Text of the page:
By Jim Forsyth
SAN ANTONIO (Reuters) - Texas, the state with the highest execution rate in the country, is running out of a sedative used in its three-drug cocktail for lethal injections for the second time in 13 months, a state official said on Thursday.
Texas Department of Criminal Justice spokesman Jason Clark confirmed that the state's supply of pentobarbital, which has been used in the execution of condemned killers in the state since July 2012, will reach its expiration date in September.
Texas switched to pentobarbital, a barbiturate that is the drug of choice for physician-assisted suicide in Europe, when supplies of sodium thiopental, previously used by the state in its three-drug execution mix, were cut off.
The Illinois-based pharmaceutical company Hospira Inc said in 2011 it would stop making thiopental after the government of Italy, where it planned to move production of the drug, raised objections, citing its use in executions.
Richard Dieter, who heads the Death Penalty Information Center, said Texas and other states that were forced to switch from thiopental are now facing a problem with the availability of pentobarbital, which is often used to euthanize pets and other animals.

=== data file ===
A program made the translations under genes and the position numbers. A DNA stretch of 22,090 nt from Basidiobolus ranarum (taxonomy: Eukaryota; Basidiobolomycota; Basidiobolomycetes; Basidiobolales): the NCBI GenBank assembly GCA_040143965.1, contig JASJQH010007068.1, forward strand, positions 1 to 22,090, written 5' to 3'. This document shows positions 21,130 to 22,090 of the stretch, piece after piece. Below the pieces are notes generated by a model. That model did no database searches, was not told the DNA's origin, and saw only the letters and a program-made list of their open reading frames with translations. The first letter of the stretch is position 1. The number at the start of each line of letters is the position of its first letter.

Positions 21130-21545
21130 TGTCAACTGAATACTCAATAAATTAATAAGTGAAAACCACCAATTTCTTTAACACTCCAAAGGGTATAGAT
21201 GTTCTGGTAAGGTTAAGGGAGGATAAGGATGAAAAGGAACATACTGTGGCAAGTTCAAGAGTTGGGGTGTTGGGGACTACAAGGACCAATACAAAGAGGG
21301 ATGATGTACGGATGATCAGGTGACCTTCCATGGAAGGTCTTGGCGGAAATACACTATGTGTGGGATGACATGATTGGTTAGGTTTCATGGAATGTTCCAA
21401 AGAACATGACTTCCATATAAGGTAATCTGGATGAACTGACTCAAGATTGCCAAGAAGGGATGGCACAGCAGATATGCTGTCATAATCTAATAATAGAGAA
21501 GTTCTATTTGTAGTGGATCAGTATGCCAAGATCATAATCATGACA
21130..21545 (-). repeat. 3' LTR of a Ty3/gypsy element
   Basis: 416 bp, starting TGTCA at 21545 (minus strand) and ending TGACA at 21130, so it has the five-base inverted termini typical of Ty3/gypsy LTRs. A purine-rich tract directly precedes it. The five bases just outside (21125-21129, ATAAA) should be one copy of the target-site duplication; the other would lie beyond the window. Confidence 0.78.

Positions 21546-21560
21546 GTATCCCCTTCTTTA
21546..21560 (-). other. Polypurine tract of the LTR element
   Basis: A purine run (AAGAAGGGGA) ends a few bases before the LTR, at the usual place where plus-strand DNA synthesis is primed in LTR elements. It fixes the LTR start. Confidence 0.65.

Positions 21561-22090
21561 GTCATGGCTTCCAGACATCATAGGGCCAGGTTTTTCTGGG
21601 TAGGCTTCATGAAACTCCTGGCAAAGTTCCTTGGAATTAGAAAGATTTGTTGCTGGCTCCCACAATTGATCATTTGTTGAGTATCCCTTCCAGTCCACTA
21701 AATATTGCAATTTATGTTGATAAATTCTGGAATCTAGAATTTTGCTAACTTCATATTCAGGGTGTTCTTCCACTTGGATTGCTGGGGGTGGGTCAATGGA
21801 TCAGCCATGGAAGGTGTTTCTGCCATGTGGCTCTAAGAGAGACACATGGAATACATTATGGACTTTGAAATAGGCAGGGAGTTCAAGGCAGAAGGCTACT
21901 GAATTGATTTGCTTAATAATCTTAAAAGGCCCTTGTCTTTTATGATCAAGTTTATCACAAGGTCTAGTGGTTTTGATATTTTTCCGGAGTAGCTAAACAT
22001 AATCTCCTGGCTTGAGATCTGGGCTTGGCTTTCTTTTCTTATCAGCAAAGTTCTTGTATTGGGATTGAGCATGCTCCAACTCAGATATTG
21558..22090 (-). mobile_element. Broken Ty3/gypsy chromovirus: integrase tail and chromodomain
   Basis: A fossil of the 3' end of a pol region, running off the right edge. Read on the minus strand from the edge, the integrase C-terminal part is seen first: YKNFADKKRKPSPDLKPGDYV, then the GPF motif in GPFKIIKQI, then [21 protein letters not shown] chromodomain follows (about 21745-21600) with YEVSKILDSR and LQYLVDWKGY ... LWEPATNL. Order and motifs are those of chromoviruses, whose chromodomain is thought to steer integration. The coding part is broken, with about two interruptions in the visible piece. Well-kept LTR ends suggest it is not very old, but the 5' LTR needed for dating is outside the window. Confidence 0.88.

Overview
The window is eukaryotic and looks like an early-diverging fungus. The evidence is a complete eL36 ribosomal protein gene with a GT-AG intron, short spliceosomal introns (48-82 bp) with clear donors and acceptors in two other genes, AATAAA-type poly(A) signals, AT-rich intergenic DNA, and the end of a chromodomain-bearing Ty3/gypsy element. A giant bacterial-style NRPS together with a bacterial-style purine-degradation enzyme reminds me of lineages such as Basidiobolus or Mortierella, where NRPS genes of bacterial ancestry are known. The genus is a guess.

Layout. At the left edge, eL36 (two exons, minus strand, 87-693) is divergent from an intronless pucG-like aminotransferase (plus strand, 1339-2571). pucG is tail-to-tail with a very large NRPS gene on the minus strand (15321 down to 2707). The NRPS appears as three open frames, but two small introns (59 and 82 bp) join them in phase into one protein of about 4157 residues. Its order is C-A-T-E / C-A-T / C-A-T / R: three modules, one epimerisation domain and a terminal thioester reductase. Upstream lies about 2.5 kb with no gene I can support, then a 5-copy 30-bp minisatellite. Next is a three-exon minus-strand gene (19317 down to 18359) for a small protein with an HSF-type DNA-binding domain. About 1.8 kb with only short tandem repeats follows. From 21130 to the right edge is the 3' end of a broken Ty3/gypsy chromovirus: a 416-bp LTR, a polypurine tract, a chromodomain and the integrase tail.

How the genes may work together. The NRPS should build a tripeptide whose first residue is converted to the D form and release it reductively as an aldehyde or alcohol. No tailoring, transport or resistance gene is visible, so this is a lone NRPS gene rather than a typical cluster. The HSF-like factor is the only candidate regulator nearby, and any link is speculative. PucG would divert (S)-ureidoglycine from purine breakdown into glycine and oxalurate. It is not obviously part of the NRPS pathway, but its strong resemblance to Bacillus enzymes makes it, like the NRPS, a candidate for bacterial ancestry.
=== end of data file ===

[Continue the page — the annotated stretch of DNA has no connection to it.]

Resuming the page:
Texas has executed 11 inmates so far in 2013 - including one Wednesday night - while 10 executions have been carried out elsewhere in the country. Officials said there are five more Texas executions scheduled for this year with the next one set for September 19.
Clark said Texas is confident it will be able to continue executions but did not say whether September's execution may have to be delayed.
"Alternate sources of pentobarbital are possible, or an alternate drug," he said.
Dieter said all executions carried out in the United States during the past 13 months have used pentobarbital. He said some states are in the process of obtaining the necessary legal approval to switch to other sedatives.
One option is the surgical anesthetic propofol, which was blamed for the 2009 death of singer Michael Jackson and has been used in executions by the state of Missouri.
But this drug raises a similar problem. The British-based company that markets it, AstraZeneca, has said that after the Missouri execution it will not allow any of its products to be exported for use in capital punishment.
States might consider turning to so-called compounding pharmacies, small laboratories that can remix existing narcotics to fill specific needs, generally on the order of a doctor, Dieter said. But compounding pharmacies might also be reluctant to cooperate on moral grounds.
"They have their own ethics," he said. "I'm not sure that will be a fruitful way to go."
Texas has executed 503 prisoners - more than any other state since a 1976 U.S. Supreme Court ruling affirming capital punishment.
(Reporting by Jim Forsyth; Editing by Mary Wisniewski and Bill Trott)